Wednesday, March 19, 2008

be the learning you wish to see

Well, I can't argue much with someone who is pushing for learning to be more imaginative, interactive, embodied, situated, contextualized, and-- let's just admit it-- FUN.

I was reminded of James Paul Gee more than a few times (even when they weren't referring to him affectionately as "Jim"), as the writers pointed to the layers of meaning and relevance that students can gain by taking on the characters themselves. Actually, this was more like Jimmy G (that was for you Shawn) on crack. Going far beyond conceptual differences between traditional "learning about" and "learning to be," Thomas and Brown offer highly detailed differences among MUDs, RPGs, and MMOGs for example, proving that they are true gamers (or at least more advanced gamers than Gee).

I appreciate that they were up-front about the following admission: that they aren't so much interested in exploring how games "teach," but rather in "asking how MMOGs invoke the imagination and what the implications of such vivid, imaginative thinking may be" (155). Somehow, this in-the-mind approach allows my own mind to let go of the pesky "OK, but how the hell would I teach WOW in English 101" question and instead consider the possibilities it allows for imagination expansion in my students and myself.

Another gem that stood out to me is the connection such games provide regarding lessons in rhetorical awareness. As Thomas and Brown state, the quests involved in MMOGS demand "a high level of situational awareness" (157). They go on to say that "The more aware one is of one’s environment, the more likely she is to find the tools needed to complete the quest" (157). Audience, purpose, logos... they're all there. Sounds like a little Rhetoric 101 to me.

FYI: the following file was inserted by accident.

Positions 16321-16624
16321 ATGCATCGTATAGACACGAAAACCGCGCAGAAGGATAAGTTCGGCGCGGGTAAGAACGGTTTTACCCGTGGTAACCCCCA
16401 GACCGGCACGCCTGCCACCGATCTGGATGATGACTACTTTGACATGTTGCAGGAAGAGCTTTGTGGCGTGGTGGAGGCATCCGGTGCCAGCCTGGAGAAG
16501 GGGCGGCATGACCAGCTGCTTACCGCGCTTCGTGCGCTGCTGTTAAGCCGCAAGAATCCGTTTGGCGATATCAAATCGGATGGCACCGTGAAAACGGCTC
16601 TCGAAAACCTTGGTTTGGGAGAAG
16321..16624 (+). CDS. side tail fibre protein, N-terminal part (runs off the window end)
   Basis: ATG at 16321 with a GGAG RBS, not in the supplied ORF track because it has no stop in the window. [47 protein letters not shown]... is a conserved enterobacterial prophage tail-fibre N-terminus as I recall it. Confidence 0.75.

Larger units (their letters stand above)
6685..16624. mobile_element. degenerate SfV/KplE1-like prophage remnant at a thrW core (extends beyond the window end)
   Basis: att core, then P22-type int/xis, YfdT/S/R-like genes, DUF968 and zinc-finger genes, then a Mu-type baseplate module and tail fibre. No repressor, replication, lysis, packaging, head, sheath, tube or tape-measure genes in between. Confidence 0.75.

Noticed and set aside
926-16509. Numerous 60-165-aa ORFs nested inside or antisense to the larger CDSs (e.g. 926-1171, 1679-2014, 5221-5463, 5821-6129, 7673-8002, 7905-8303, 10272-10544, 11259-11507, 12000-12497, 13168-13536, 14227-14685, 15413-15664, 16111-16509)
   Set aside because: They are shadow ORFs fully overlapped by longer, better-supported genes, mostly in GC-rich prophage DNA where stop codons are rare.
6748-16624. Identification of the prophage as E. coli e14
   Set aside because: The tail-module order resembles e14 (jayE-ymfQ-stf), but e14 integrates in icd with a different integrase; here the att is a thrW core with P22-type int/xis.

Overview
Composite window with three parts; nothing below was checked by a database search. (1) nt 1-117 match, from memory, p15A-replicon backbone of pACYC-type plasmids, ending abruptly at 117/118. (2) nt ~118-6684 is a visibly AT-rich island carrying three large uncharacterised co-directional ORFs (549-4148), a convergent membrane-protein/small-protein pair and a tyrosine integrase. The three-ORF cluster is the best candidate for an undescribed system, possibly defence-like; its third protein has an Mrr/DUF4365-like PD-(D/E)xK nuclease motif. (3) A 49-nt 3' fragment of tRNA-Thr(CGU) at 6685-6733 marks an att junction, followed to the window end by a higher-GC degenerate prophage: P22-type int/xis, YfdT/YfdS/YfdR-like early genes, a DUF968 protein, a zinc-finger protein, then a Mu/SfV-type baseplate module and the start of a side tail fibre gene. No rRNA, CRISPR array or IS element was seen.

The place where I'm still stuck is in figuring out exactly how to incorporate writing into the mix of all this good stuff. I mean, if we're teaching a writing-intensive course, how could WOW work into the curriculum? I can agree that it exposes students to blended meanings and rich opportunities for imagination expansion, but doesn't pen ultimately have to hit paper at some point? How much time do we allow students to be Amelior the troll versus Amy the student, or is it a constant convergence of role-playing? Lastly, how do we engage students who don't identify as gamers, and are altogether resistant to such play?

Monday, March 17, 2008

Amelior the Troll

Well, it took me a good three tries to download the game, but once I did, I jumped right in as an uneducated troll in a deadly war. Seriously, I read NOTHING about my special powers or character traits before hitting "play" because, well, by the time I got the blasted thing downloaded I was practically ready to declare war for real.

So, with no knowledge of my options and a vast land of creatures and caverns ahead of me, I decided to make like Forrest Gump and just run, run, run. Maybe I was living vicariously through Amelior since Amy can't seem to get her bum to the gym lately, but for whatever reason I was really enjoying my jog through the land of trials (I think that's what it's called). Then I found Gorek in the Den, who gave me the quest of killing 10 boars. "Eeeewww," I thought. "I'm no killer."

Next thing I knew, I was stabbing a boar to its death. "I'm stopping after one," I thought. Twenty minutes later and nine more boars down, I called it quits for that round.

How could it be that I, a sensitive sissy with the world's weakest stomach, am capable of slaughtering 10 poor ol' boars? I'm a vegetarian, for God's sake!

But was that really me or my Evil Amelior Avatar? (Cue spoooooky music). After all, Amelior looks like death itself, which was one of my criticisms. Since she's Rogue, I wanted her to have the appearance of lightness and quirkiness, but then (in true Rogue fashion) lash out with some sick warrior skillz when her opponents least expected it. Instead, she was a bloodshot-eyed mummy with an alarmingly gruff, masculine voice. The only redeeming quality, as far as her apprearance goes, was her Cyndi Lauper style high pony. Hell yes.